That shirt on your back...

...did you make it yourself?
Well you CAN!

We've opened YET ANOTHER t-shirt class!!!

This is getting wild folks!

You can join the fun on Tuesday nights, April 6th and 13th,
7pm-9pm at Modern Domestic!

For those of you who want to make the Knit Dress

or the Camisole and Panties,
you need to have made a t-shirt first.

Call Modern Domestic at 503-808-9910 to sign up, or go to their website and you can sign up online!

Monday, March 22, 2010

T-shirt mania

The T-shirt class that I am teaching at Modern Domestic is almost full. So in addition to the April 11th class (noon-4pm) we are opening another session of the class on May 23rd (also noon-4pm). Come take the class and make a t-shirt in a day!

You have your choice of the Women's tee (nicely fitted, seen below) and the new Men's tee. Both patterns come with 27 sizes (children's sizes through adult sizes), so you can make any size t-shirt you want!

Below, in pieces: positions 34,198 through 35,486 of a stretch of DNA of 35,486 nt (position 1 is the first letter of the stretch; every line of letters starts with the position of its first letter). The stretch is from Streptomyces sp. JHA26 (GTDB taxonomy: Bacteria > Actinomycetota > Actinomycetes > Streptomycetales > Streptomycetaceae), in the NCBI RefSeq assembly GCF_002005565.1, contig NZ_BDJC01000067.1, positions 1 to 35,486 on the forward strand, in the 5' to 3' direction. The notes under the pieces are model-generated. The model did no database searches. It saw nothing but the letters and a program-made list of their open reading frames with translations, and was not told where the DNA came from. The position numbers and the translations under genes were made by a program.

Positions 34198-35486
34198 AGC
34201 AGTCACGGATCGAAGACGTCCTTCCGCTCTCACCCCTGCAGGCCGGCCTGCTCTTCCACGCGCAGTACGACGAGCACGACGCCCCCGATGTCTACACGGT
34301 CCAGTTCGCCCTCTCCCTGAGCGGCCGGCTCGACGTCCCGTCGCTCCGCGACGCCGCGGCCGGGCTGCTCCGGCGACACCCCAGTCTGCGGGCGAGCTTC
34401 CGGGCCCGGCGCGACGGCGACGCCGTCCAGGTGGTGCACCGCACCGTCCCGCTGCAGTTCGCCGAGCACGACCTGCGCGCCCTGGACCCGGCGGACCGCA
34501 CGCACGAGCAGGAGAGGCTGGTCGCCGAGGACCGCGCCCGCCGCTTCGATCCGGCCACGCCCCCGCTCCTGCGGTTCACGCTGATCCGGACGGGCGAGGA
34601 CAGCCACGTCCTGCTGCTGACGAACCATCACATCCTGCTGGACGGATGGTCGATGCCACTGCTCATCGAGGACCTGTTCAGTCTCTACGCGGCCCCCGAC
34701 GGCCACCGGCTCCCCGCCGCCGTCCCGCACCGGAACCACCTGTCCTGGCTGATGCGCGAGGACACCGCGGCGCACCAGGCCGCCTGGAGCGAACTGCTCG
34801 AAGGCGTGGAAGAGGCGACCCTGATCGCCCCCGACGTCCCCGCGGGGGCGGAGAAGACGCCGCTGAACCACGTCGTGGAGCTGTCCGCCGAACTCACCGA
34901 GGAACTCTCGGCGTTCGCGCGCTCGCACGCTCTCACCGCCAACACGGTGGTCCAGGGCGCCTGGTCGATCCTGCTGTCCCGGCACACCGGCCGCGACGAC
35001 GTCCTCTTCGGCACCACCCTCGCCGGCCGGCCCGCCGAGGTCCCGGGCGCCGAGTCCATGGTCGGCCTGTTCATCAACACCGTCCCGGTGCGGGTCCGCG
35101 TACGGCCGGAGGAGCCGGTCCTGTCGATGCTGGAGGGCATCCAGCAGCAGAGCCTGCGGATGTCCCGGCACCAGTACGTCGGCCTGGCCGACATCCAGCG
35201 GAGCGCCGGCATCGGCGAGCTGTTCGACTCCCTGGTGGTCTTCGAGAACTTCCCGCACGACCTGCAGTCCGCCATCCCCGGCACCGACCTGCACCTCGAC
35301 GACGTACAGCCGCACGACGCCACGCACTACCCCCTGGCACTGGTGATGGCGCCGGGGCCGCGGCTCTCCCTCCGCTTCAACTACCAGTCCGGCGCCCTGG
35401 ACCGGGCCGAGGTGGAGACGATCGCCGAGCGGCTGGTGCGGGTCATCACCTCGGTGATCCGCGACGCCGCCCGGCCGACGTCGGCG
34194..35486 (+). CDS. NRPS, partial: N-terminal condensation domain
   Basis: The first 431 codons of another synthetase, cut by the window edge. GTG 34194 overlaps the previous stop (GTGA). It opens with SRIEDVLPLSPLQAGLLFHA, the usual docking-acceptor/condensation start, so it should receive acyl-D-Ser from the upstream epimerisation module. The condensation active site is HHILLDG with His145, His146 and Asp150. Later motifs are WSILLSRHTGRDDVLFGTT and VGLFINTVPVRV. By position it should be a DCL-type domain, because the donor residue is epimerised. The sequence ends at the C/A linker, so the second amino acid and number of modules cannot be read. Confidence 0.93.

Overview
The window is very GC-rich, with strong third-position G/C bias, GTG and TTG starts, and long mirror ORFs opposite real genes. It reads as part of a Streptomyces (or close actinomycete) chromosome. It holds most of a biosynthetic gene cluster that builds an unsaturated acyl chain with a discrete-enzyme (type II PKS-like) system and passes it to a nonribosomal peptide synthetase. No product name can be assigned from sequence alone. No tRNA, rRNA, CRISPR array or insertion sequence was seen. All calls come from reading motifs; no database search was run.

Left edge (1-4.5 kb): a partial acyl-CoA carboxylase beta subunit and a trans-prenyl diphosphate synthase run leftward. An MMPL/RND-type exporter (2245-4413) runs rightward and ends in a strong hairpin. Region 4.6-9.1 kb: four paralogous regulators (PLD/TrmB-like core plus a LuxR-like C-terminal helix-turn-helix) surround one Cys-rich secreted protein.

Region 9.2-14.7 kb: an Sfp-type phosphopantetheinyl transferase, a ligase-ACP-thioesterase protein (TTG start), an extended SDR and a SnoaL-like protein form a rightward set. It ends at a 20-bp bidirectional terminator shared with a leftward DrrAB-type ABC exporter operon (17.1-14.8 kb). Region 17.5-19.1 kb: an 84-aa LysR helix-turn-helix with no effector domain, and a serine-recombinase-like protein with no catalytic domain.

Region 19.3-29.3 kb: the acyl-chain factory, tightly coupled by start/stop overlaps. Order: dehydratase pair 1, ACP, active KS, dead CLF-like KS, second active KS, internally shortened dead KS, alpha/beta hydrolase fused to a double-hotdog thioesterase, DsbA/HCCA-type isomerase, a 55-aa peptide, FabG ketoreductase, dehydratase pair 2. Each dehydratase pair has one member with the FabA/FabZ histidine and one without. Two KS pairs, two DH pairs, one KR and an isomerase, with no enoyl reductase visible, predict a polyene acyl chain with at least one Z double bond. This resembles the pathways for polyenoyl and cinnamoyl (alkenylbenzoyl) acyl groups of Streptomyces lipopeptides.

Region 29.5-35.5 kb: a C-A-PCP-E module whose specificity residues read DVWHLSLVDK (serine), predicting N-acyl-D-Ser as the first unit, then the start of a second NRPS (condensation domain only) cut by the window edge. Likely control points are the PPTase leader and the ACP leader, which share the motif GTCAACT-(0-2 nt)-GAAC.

Note to self: get dress form. Our hangers are too wide.

Next note to self: make another sample for Modern Domestic, so this here shirt can be on my body, not on display!
I'm loving the mock v-neck that I did here. I wanted the stripes to line up, so I played with it a bit. Come to CLASS to find out how to do it!

Twin needles in action. Loving the stretch that I get at the hem when I use the twin needles.
Posted by Picasa

Friday, March 19, 2010

Camisole and Pantie Set

So, with DIY going under-cover, so to speak, I figured it was high time to teach a class on making your own undergarments.

With stretch lace trim, this set is super pretty and still very comfy.

Learn to sew on picot edge elastic and stretch lace. Handle knit fabrics with ease!